Elan Morgan is a writer and web designer who works from Elan.Works, a designer and editor at GenderAvenger, and a speaker who has spoken across North America. They believe in and work to grow both personal and professional quality, genuine community, and meaningful content online.

#326: MY RIGHT FRONTAL LOBE RUNS AMOCK WITH MY EMOTIONS

We have been living without the internet at home for six days. I do not generally talk on the telephone unless I absolutely have to, and the television does not interest me too terribly, so the internet is my primary tool for contact with the larger world. Not having the internet hooked up in our new place is like it would be for most people to have their phone and tv taken away for a week. I feel cut off. I didn't even know about the bombings in Egypt until late last night.

I have had many things to write about, pictures to post, and e-mails to answer. Hell, I even had a poem about suburban moms on bicycles in the 1980s that I was thinking of sharing with you. Now you get none of that. Those moments have passed like so much dust in the wind.

No, today you will get something I just thought about now after reading Finslippy's latest entry. I spent all of last Wednesday with my parents, who came down for our very tiring move. I want you all to know that I am still feeling intense and deep appreciation for the work they did in helping the Fiery One and I move into our new apartment. I want you to know that they drove for a total of six hours round trip to come down from Cosmopolis and carry incredibly heavy things and scrub dried shrimp off the floor under our stove. I want you to know that they are, by and large, very nice people.

But..... I, like many other adults, carry strange little neuroses around with me that are triggered in the presence of my immediate family. It's like I have a miniature hydra in my brain that's activated by like DNA. I become this completely pattern-driven beast, easily distracted by normally insignificant things. Anything that was once a pattern of behaviour in my family is buried deep within my right frontal lobe, waiting for their catalysts to reawaken them.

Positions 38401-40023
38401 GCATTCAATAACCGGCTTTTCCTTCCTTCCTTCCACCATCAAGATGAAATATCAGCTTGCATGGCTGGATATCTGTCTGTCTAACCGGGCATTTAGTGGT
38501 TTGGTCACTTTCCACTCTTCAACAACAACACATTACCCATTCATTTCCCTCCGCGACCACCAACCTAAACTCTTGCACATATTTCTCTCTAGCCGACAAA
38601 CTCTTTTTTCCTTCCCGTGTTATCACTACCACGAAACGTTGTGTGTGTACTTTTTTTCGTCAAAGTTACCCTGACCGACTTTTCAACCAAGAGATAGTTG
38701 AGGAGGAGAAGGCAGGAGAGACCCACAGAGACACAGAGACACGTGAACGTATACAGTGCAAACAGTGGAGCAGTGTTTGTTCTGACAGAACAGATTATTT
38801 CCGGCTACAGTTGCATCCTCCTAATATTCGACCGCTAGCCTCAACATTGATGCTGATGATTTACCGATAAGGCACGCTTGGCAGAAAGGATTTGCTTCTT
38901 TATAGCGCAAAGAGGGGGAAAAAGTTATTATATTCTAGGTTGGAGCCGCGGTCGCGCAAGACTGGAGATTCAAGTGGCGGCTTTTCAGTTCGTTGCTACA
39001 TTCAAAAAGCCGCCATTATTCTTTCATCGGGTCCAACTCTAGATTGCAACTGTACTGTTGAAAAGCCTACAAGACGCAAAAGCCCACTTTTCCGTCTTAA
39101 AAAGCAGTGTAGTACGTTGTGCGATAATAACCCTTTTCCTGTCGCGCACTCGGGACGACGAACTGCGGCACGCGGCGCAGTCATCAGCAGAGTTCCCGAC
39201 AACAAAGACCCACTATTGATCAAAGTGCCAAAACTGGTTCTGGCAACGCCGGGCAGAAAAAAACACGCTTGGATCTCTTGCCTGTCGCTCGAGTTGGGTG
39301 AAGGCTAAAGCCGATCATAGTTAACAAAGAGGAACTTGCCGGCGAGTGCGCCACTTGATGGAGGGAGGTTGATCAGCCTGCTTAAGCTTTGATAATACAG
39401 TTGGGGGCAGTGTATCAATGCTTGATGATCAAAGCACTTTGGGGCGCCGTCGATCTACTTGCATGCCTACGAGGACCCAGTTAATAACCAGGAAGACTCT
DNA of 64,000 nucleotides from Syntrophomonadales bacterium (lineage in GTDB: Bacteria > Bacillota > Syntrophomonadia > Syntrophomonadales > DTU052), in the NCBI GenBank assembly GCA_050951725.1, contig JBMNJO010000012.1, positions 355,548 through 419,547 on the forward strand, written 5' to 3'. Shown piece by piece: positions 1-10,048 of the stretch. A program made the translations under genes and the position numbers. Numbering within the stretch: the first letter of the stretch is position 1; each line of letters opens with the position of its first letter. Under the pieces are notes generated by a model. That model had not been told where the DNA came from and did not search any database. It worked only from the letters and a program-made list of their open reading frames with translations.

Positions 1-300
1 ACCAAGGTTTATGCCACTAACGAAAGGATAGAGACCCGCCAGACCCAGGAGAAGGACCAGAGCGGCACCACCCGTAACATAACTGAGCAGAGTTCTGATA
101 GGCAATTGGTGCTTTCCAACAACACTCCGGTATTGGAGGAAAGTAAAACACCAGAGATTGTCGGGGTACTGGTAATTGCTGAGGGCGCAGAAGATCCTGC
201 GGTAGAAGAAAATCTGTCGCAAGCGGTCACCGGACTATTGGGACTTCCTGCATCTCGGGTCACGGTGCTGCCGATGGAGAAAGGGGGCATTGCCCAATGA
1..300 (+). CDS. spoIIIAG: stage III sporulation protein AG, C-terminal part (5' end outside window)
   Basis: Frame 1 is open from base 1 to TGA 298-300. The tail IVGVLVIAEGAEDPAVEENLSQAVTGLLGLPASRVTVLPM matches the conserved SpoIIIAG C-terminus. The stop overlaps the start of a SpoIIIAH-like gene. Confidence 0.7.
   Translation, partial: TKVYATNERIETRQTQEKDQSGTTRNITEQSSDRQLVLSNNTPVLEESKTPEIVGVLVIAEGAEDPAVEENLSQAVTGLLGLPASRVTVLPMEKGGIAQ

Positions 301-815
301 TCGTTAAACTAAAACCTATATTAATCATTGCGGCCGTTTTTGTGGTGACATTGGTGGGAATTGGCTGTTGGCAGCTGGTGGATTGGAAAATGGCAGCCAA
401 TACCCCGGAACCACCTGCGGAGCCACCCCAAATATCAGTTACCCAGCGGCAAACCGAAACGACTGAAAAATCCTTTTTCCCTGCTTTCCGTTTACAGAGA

My parents have always made a big deal about people that are overweight. Ever since I was a little kid, they have made open remarks about large people, and especially large women. They have also always made remarks about my weight. As far as I remember, it started in grade four. That is when I was first admonished for eating cookies and told to hold my belly in when I was standing. As an independent adult, I have had to endure their comments about my body almost as often as I see them. Over the years, it has begun to feel like a major part of my relationship with them, this body of mine, and I alternately cover or tart it up depending on my mood when I know I am going to see my parents.

During the months leading up to my wedding day, I gained thirty pounds. I was living with them at the time, so on a near daily basis I would hear about how my ass was filling out. If my father felt playful, he would call it my caboose. My mother told me not to wear stripes. I lost quite a few pounds after the wedding (I am twenty less now), but I can tell that I am not thin enough for their tastes. I am occasionally asked if I can still wear that cute dress or skirt I used to have, and if not, have I saved it for when I can fit back into it? It made me look so feminine, you know.